Apr 13, 2021-- In the spring of 2017, Nandini Murali, a South Indian journalist and author, returned from an out-of-town assignment to an eerily quiet home. Typically, her husband would greet her at the front door, but that morning he hadn't answered her phone calls. It was Nandini who discovered his body, and confronted an unfathomable reality. T.R. Murali, one of the most prominent urologists in India, and her beloved husband of 33 years, had ended his own life. "Space dissolved," writes Nandini, of that moment. "Time stood still. The axis of my life heaved, cracked and split." On the first anniversary of her husband's death, Nandini launched SPEAK (Suicide Prevention Postvention Education Awareness Knowledge). SPEAK seeks to cultivate awareness instead of stigma, and to break the taboos, shame, and secrecy around suicide through public campaigns and sensitization. Through SPEAK, Nandini has mobilized social support for prevention, intervention, and postvention efforts in India and beyond.In the course of these efforts, her searing personal grief has shape-shifted into deeply activated compassion and powerful clarity of purpose.Read an excerpt from her new book, "Left Behind: Surviving Suicide Loss." (4291 reads)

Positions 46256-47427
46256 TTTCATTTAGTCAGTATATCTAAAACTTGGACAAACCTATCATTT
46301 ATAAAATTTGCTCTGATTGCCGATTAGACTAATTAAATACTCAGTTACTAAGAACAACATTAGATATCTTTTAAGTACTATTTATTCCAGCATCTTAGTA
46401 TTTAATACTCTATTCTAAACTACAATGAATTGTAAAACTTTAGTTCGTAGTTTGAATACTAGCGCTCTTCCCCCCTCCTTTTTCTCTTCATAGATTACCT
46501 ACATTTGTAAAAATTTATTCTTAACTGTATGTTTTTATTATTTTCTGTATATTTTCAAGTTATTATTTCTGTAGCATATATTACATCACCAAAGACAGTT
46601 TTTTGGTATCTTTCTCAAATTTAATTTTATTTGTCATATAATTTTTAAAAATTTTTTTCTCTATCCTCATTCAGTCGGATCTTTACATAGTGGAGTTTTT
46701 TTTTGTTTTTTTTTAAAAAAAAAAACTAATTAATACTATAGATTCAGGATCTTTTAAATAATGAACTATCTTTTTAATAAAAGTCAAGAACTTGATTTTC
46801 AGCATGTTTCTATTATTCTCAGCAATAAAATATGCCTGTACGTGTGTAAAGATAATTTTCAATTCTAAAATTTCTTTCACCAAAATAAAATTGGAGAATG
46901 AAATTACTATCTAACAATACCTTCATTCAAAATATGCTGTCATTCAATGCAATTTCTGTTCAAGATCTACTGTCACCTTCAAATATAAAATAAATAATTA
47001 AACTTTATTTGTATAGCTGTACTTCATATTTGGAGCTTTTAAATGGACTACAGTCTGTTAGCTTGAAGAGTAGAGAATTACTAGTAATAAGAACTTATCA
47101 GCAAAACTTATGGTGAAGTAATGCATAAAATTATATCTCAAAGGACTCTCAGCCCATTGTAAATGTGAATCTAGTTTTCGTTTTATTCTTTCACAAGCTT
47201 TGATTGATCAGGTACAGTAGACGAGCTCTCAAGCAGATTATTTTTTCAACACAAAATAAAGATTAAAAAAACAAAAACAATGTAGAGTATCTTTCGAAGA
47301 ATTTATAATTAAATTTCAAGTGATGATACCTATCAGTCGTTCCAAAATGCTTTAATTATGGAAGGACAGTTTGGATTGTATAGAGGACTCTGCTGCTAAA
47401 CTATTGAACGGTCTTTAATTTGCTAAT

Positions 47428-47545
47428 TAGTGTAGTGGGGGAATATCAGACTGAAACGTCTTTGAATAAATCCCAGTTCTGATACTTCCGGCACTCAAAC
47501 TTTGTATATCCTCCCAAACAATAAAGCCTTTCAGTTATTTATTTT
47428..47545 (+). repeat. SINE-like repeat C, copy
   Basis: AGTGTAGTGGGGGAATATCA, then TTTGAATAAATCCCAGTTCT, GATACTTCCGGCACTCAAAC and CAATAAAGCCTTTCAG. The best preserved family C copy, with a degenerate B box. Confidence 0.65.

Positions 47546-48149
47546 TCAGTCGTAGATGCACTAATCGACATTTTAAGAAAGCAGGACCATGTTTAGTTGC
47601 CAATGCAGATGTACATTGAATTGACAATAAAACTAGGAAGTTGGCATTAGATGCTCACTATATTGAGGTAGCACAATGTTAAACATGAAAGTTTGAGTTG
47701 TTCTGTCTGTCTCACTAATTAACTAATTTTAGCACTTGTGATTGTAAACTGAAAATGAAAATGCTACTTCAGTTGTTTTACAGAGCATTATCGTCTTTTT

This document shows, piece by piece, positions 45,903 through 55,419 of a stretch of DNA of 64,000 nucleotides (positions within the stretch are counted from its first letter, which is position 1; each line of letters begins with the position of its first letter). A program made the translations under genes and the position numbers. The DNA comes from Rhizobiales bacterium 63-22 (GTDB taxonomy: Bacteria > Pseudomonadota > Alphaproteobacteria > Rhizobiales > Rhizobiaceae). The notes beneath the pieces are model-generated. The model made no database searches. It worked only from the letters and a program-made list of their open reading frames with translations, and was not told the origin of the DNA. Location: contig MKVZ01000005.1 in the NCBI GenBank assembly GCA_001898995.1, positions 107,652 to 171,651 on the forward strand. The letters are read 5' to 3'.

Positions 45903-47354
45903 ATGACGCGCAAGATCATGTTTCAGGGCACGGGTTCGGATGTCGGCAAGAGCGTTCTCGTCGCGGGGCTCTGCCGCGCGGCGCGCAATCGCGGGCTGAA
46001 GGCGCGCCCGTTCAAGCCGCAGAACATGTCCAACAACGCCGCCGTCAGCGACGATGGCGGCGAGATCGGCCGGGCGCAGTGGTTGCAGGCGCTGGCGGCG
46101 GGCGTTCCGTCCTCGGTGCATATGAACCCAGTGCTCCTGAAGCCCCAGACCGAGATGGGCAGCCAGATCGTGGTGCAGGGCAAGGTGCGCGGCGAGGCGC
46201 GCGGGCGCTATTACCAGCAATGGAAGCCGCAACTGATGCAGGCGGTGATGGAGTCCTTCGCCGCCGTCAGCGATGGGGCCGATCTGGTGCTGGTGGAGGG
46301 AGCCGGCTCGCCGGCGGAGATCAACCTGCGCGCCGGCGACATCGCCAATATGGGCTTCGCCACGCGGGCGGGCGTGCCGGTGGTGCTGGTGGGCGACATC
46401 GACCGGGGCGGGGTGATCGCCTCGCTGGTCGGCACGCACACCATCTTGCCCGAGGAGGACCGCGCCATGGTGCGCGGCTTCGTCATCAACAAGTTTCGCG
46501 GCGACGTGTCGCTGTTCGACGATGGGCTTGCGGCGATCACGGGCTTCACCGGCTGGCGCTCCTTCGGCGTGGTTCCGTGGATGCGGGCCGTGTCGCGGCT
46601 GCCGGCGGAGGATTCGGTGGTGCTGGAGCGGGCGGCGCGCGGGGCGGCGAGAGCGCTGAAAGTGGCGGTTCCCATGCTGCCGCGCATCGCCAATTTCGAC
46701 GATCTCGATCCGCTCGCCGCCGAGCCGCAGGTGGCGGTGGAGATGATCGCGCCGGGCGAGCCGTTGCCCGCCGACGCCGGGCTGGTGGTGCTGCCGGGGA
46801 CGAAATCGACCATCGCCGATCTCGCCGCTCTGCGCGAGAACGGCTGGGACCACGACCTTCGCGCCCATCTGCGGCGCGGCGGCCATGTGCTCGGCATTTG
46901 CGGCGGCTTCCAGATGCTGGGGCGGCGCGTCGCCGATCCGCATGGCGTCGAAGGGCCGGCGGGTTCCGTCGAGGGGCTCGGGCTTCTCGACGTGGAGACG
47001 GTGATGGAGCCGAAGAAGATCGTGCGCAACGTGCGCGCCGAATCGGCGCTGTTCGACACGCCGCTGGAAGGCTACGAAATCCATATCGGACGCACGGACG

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It grasps nothing. It regrets nothing. It receives but does not keep.
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